At home: Encourage children to become readers by surrounding them with books and reading together every day. Being a good reader is one of the most important skills children need to become successful learners.
- Learn about nutrition
- Develop eye-hand coordination
- Practice following directions
- Use all five senses: sight, smell, hearing, touch, and taste
- Strengthen problem-solving skills
- Discover science concepts like the properties of matter
At home: Encourage children's interest in cooking by allowing them to help in the kitchen. Young children can tear lettuce for a salad, add ingredients and stir with a spoon, put toppings on pizza, spread toppings on toast, etc.
- Explore different roles (mom, dad, baby, pet, etc)
- Actively use their imagination and creativity
- Practice cooperation and problem-solving
- Develop self-regulation skills
- Express themselves in different ways
- Provides an emotional outlet
At home: Provide a "prop box" with scarves, hats, and other clothing items for costumes. Large shipping boxes provide endless creative possibilities. Pillows and old sheets or blankets make great tents and forts.
- Develop greater muscle control
- Enhance self-concept and self-esteem
- Express themselves creatively
- Learn new words and concepts
- Learn to appreciate different types of music
- Improve balance and coordination
At home: Listen to live and recorded music from different cultures, time periods, and in different styles; encourage your child to move with the music. Simple shakers can be made by placing rice or beans in plastic eggs and taping the seam closed.
- Develops physical fitness, stamina and agility
- Expands knowledge of the natural world
- Allows safe risk-taking
- Increases focus and attention
- Presents mathematical and scientific concepts
- Lowers stress levels and strengthen the immune system
At home: Provide plenty of time for unstructured play outdoors and keep a few essentials handy, like bubbles, sidewalk chalk, and balls. Visit local parks and playgrounds for a change of pace.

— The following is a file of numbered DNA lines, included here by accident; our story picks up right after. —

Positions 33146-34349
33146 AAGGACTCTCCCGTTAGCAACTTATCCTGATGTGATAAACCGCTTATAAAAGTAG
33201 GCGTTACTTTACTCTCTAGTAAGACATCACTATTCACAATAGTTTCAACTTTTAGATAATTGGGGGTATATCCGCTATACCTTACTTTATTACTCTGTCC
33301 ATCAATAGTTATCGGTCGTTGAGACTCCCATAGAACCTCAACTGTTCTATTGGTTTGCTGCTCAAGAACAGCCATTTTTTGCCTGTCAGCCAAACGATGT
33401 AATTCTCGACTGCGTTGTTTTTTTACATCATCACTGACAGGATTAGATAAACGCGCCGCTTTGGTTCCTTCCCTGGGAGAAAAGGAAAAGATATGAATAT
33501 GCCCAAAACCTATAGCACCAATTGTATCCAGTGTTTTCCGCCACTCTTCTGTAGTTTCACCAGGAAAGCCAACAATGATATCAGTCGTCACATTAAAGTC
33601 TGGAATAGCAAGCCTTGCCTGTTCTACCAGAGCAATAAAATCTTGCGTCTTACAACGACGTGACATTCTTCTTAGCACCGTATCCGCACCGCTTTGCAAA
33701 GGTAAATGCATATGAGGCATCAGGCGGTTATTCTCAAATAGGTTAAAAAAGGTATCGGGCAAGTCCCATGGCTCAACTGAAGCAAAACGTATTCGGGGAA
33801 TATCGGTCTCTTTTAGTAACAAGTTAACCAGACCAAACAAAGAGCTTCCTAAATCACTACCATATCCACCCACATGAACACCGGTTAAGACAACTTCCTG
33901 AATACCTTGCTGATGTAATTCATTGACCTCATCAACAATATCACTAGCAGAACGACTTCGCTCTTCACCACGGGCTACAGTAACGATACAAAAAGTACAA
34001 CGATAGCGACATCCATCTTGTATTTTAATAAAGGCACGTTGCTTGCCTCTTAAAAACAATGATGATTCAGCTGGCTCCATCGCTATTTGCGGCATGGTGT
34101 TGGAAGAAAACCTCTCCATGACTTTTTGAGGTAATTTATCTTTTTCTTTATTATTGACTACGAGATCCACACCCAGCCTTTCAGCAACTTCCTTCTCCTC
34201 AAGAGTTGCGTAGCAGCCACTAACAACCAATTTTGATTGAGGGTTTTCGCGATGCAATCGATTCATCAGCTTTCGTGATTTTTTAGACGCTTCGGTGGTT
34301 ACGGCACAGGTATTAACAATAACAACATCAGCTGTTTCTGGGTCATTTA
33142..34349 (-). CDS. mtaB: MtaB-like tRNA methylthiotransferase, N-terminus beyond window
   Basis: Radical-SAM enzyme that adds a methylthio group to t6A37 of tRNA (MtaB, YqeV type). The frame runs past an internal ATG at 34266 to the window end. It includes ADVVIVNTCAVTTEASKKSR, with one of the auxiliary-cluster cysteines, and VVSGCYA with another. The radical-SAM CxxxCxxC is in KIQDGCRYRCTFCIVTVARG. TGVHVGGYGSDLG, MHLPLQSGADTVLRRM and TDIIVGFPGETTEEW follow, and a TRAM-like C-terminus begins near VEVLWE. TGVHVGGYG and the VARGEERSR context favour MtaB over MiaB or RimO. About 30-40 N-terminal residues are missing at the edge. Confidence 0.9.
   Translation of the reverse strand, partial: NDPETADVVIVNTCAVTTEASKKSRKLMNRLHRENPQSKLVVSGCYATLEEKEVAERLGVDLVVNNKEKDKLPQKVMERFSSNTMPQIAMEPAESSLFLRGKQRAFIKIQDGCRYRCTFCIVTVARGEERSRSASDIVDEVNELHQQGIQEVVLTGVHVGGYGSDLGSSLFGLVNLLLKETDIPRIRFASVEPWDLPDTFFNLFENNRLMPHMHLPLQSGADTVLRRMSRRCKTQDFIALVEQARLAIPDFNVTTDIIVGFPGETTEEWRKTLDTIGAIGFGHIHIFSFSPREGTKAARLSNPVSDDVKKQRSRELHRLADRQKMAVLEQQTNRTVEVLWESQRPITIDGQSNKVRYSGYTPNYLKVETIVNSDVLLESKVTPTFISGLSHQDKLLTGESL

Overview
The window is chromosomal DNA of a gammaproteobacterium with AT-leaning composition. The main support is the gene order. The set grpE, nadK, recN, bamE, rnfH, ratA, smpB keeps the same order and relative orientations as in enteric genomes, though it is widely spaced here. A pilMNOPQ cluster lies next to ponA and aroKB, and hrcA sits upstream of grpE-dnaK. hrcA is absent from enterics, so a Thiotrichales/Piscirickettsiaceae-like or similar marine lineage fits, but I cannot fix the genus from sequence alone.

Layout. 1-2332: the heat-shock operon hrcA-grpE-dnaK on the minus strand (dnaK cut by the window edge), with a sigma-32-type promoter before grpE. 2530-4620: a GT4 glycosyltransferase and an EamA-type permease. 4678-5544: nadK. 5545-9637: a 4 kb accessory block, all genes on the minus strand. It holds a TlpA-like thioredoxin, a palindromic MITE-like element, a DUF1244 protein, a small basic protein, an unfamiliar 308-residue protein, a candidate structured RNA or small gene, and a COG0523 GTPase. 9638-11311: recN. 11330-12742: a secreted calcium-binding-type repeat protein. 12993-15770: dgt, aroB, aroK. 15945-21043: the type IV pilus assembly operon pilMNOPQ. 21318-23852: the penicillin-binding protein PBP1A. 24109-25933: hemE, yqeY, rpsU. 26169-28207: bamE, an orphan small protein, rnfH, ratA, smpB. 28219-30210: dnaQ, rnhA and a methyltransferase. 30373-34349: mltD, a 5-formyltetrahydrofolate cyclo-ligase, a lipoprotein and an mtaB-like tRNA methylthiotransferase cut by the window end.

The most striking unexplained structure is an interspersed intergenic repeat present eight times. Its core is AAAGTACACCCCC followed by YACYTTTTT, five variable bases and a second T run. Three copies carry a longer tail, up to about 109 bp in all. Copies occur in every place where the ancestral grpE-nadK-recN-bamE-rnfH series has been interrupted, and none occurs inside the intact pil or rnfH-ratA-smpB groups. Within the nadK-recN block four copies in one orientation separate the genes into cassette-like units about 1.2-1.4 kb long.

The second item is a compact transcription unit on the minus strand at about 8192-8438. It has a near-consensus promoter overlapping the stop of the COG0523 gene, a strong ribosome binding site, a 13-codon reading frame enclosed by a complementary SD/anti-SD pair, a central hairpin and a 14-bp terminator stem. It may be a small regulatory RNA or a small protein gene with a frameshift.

- Soothe through the sense of touch
- Develop size, measurement, and other early math skills
- Increase concentration and attention on a task
- Reinforce color and shape recognition
- Teach science concepts like cause and effect
- Develop small muscle skills
At home: Provide play dough, a container of beans or rice, and plenty of bubbles in the tub. Dont forget the other senses - what can you see and hear in your home? Allow your child to smell and taste ingredients when you're cooking. Sensory opportunities are all around!
- Improve eye-hand coordination
- Practice cooparating, sharing, and taking turns
- Use senses to explore
- Develop classifying, sorting, predicting, and problem-solving skills
- Learn about shapes, sizes, weights, and textures
- Develop patience and persistence
At home: Provide a wide variety of puzzles, games, and toys appropriate for your child's age and interests. Take some time with your child to play games and sort their pieces (math!), do puzzles, and talking together to enhance social and language skills.
"She was able to socially interact with children older than her which was a huge positive for her development skills - she even learned to recognize sign language!" ~Melissa
Our play-based curriculum supports developmentally appropriate learning for all children while highlighting the unique benefits of a home-style environment.
The daily schedule offers plenty of time for playful learning through free play and planned activities, plus opportunities to develop social and self-help skills.